Kids learn compassion and responsibility by learning to share life with and feed and care for their pets. They learn to value and appreciate all living creatures. They learn a lot about life itself, getting sick or old, living in the moment, sharing companionship and friendship– and also the care and commitment an animal companion requires and deserves.
When is it appropriate for a child to have a pet? It truly depends on the child’s family situation and his own maturity. As a parent, know that you are ultimately responsible for the care and well-being of your family pet. Children are well-intentioned and may promise that they will take care of the pet on their own. But we, as parents, know, that children are easily distracted and preoccupied with their own responsibilities such as school, extracurricular activities, human friendships and social obligations. They may be very well-intentioned, but lack the maturity to assume full responsibility for another living being.
Before adopting a pet into your family, it is very important to have serious discussions about the obligations and responsibilities associated with pet guardianship or “parenthood”. Your child must thoroughly understand that a pet is a sentient, living creature who may be shorter lived than he, who may get sick and require veterinary care, who depends on humans for his regular food, water, grooming, exercise and overall wellness. He is a vulnerable creature who depends entirely on his human caregivers. You must also decide which type of dog best suits your family’s personality and lifestyle and to whom which responsibilities of the pet’s daily needs will be delegated.
Much thought and deliberation of each family member is required to determine if a pet is appropriate for you. Consider that the pet should be spayed or neutered, receive his vaccinations and regular visits to the vet to make sure he is in good health, have a nutritious and healthy diet, daily exercise and playtime, frequent interaction with his human family, and receive socialization and obedience training. Each member of the family must understand that the pet requires a lifetime commitment to keep him as happy and healthy and comfortable as possible. If you do not have the time, space or budget to provide a healthy life for a pet, please do not adopt one. There are countless homeless animals who have been surrendered to animal welfare organizations and shelters and ultimately euthanised simply because their owners did not take the time to conduct research as to the time, space, activity level and money associated with keeping a pet or consider how much attention, interaction and care an animal companion requires. A pet has the potential of becoming a loving, devoted, loyal, unconditionally loving and beloved family member. If he is neglected, he can become sick, bored and destructive. Whether or not to get a dog for the kids is an extremely important decision. Take the time and make the effort to determine if a pet is in your child’s future!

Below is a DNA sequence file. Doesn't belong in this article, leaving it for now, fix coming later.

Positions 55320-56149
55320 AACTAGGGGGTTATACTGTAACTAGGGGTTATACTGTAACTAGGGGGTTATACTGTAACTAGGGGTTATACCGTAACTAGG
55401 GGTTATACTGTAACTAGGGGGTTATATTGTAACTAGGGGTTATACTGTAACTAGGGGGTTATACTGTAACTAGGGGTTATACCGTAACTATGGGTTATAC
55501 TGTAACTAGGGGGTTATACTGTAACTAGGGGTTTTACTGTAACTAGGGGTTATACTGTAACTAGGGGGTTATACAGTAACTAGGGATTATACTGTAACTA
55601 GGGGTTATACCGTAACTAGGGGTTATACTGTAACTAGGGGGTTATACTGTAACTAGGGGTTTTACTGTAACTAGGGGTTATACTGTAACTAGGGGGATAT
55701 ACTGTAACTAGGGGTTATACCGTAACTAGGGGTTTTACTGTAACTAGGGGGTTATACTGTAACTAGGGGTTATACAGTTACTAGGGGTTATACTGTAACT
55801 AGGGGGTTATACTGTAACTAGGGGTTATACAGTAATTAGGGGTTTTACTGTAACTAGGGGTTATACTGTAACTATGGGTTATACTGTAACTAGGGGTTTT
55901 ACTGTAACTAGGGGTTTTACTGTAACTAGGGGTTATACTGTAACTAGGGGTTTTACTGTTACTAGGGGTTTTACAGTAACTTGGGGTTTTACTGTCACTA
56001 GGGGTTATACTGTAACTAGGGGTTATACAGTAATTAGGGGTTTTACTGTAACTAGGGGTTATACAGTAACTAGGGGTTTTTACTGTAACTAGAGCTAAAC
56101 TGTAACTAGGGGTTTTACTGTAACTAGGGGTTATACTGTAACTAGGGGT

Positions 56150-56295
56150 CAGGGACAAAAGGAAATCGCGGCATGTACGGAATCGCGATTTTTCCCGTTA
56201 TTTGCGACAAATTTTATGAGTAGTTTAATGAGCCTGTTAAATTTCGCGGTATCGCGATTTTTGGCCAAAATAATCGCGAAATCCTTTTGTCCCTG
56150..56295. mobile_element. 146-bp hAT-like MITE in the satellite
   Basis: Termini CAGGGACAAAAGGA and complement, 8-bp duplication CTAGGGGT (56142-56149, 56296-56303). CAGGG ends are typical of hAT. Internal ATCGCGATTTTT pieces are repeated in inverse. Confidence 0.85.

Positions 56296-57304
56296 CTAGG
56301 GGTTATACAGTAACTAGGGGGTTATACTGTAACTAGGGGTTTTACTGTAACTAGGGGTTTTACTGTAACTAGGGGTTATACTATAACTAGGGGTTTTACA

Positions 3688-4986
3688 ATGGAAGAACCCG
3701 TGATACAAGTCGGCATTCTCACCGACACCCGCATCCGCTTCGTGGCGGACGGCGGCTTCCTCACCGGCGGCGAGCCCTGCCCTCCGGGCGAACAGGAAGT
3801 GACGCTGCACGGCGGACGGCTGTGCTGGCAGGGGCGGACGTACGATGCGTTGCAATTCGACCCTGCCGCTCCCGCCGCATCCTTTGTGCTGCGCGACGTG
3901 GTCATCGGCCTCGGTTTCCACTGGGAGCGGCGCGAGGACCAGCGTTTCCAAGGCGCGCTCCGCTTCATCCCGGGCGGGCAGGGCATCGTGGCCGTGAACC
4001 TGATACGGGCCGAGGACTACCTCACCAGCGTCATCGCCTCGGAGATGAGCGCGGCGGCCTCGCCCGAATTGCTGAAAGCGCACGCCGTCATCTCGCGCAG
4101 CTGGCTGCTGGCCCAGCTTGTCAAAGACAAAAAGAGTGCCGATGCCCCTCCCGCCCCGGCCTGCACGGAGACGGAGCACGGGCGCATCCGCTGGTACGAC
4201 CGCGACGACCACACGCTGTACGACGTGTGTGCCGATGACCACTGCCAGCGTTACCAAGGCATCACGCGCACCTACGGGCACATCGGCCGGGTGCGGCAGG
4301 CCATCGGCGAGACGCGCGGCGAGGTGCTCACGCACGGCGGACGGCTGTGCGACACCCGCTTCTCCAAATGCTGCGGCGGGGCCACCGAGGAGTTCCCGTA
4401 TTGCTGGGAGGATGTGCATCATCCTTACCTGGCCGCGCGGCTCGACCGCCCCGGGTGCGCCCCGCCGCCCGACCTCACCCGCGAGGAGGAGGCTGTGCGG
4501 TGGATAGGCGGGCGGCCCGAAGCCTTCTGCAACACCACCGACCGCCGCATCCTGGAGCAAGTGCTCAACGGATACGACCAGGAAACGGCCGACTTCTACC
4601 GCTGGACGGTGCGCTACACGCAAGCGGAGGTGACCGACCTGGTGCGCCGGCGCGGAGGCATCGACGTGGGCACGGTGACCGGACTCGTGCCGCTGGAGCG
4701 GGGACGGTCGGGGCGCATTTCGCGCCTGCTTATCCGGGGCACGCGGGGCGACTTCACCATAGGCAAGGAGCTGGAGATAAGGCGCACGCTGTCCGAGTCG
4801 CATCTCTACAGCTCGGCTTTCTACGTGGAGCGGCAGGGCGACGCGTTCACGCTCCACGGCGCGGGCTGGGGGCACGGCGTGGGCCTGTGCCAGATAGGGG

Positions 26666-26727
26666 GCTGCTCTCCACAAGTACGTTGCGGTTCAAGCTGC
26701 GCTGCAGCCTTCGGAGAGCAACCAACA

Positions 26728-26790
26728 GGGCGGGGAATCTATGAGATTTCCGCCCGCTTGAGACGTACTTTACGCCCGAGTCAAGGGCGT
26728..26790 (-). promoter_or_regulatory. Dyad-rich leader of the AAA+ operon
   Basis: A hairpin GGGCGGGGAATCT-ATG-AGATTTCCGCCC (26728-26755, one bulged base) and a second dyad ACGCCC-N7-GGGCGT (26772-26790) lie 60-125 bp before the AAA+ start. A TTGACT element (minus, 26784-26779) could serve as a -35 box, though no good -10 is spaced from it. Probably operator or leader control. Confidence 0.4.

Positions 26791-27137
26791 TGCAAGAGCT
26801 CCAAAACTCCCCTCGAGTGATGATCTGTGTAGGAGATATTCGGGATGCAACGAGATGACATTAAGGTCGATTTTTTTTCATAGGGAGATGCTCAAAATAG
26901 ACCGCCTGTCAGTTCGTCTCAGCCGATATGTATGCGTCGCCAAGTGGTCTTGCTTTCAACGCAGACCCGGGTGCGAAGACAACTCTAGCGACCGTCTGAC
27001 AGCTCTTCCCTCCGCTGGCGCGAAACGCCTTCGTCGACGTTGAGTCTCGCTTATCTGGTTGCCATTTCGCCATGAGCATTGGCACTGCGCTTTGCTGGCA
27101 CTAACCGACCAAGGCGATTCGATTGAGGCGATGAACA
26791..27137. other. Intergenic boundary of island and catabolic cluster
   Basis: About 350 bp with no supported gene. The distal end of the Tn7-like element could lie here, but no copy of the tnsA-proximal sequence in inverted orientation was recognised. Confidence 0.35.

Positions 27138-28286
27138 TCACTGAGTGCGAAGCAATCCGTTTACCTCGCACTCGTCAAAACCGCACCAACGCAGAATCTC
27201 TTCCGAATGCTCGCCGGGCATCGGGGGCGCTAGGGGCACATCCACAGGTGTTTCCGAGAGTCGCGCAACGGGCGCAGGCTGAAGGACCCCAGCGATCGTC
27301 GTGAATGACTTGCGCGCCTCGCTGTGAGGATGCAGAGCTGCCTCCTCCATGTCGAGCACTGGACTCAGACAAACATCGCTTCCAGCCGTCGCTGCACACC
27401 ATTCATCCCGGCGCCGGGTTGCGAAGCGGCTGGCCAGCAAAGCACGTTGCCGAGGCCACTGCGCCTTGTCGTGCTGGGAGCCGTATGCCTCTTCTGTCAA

About The Author:
Dr. Diane Pomerance is an author, animal rescuer and pet expert. She also created the Pet Grief Counseling Program for the SPCA of Texas which incorporates grief support groups and counseling.
Visit Diane at http://www.animalcompanionsandtheirpeople.com